When a high dose of mifepristone (200 mg) is given on day LH + 2, endometrial development is inhibited and endometrial function impaired.24 The effect is sufficient to inhibit implantation.25 In this study, 10 mg of mifepristone had a similar but much less marked effect. The endometrium was slightly out of phase, and the down‐regulation of progesterone receptor concentration was inhibited in five of the six women. The effect on markers for endometrial receptivity was less marked. It is difficult to know if these effects are sufficient to inhibit implantation. The efficacy of mifepristone when used for emergency contraception and the possibility to extend the interval between the unprotected sexual intercourse and treatment to 120 hours suggest that this may be the case. Low daily doses of mifepristone (0.5 mg) had a similar effect on endometrium without influencing ovulation and significantly reduced fertility.26
In this study, treatment with two doses of 0.75 mg of levonorgestrel 12 hours apart before ovulation inhibited the LH peak, but the levels of estrone and pregnanediol glucuronide were similar to those of the control cycle. A decreased midcycle LH peak with a normal pregnanediol excretion has also been reported by Kesseru et al27 and Spona et al28 after treatment with levonorgestrel in the follicular phase. When participants were treated with 0.75 mg of levonorgestrel on cycle days 9, 11, 13, and 15, three women showed follicular activity with complete lack of luteal function, seven women had incomplete luteal function, and six women had normal ovulatory function. When levonorgestrel was administered after ovulation, only minor effects were found. This is in accordance with previous results.7 Earlier studies on gestagens as emergency contraceptives have shown an effect on cervical mucus and uterine fluid in ways that make sperm transport difficult.27 To be of contraceptive importance, these effects require that treatment is started very early after unprotected sexual intercourse because there is experimental evidence for the very rapid transport of spermatozoa from the vagina to the fallopian tube.29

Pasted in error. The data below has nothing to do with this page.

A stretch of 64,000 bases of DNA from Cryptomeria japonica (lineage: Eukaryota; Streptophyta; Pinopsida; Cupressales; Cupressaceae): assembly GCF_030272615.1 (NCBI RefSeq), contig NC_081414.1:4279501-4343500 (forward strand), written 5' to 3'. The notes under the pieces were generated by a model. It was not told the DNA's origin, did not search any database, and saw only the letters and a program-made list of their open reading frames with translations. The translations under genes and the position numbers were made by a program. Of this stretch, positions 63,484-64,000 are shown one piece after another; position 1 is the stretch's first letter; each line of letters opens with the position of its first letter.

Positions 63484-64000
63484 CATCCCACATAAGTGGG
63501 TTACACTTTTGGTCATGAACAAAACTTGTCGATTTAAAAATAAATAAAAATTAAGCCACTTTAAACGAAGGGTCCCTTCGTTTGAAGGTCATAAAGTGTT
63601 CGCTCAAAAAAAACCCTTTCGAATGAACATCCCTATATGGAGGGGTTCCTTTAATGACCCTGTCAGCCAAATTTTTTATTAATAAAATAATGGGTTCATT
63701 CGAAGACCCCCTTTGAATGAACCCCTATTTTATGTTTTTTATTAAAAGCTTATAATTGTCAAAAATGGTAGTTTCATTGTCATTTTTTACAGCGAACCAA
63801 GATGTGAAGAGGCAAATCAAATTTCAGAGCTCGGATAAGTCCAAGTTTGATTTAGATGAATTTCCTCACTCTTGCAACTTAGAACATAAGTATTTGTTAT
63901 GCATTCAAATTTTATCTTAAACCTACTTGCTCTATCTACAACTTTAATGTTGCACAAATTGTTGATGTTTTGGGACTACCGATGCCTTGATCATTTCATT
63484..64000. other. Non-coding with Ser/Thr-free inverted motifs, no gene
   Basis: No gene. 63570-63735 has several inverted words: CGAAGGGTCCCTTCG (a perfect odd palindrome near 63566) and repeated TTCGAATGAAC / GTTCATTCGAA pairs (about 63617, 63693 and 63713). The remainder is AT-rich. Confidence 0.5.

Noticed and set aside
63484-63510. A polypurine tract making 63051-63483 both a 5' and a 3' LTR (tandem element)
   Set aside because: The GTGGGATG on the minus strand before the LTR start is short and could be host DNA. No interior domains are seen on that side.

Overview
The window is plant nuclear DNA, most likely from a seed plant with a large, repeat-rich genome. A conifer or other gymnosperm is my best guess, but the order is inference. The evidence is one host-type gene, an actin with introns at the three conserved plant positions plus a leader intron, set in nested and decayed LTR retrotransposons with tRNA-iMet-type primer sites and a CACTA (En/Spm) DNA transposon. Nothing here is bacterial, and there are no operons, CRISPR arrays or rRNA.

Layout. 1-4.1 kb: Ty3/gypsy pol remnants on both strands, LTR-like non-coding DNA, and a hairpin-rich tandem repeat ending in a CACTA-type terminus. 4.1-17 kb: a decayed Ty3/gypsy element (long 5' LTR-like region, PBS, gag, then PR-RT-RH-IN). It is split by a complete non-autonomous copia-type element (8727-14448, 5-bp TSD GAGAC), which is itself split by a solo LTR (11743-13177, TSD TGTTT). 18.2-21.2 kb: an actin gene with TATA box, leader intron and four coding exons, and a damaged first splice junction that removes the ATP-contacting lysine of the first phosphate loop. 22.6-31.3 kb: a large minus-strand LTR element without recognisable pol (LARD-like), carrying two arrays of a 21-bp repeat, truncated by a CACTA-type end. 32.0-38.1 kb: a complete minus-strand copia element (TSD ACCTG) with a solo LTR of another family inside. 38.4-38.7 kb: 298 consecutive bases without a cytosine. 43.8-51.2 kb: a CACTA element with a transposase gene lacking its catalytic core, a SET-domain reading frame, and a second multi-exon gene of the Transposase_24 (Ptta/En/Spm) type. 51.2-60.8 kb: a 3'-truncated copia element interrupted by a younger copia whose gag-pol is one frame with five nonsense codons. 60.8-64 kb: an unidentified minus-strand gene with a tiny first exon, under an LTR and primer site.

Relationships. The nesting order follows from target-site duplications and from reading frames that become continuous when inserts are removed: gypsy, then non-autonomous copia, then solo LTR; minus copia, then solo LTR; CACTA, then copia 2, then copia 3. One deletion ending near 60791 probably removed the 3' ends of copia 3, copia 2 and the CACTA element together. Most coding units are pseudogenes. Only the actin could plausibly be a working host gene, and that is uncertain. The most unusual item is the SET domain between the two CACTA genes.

In conclusion, our data suggest that the ovulation process is the main target for emergency contraception with mifepristone and levonorgestrel. However, the effect on the endometrium and on the fallopian tube may also contribute to the contraceptive effectiveness of mifepristone.
1. Consensus statement of emergency contraception. Contraception 1995;52:211–3.
2. Ho PC, Kwan MSW. A prospective randomised comparison of levonorgestrel with the Yuzpe regimen in post-coital contraception. Hum Reprod 1993;8:389–92.
3. WHO Task Force on Postovulatory Methods of Fertility Regulation. Randomised controlled trial of levonorgestrel versus the Yuzpe regimen of combined oral contraceptives for emergency contraception. Lancet 1998;352:428–33.
4. Glasier A, Thong KJ, Dewar M, Mackie M, Baird DT. Mifepristone (RU 486) compared with high-dose estrogen and progesterone for emergency postcoital contraception. New Engl J Med 1992;327:1041–4.
5. Webb AMC, Russell J, Elstein M. Comparison of Yuzpe regimen, danazol, and mifepristone (RU 486) in oral post-coital contraception. Br Med J 1992;305:927–31.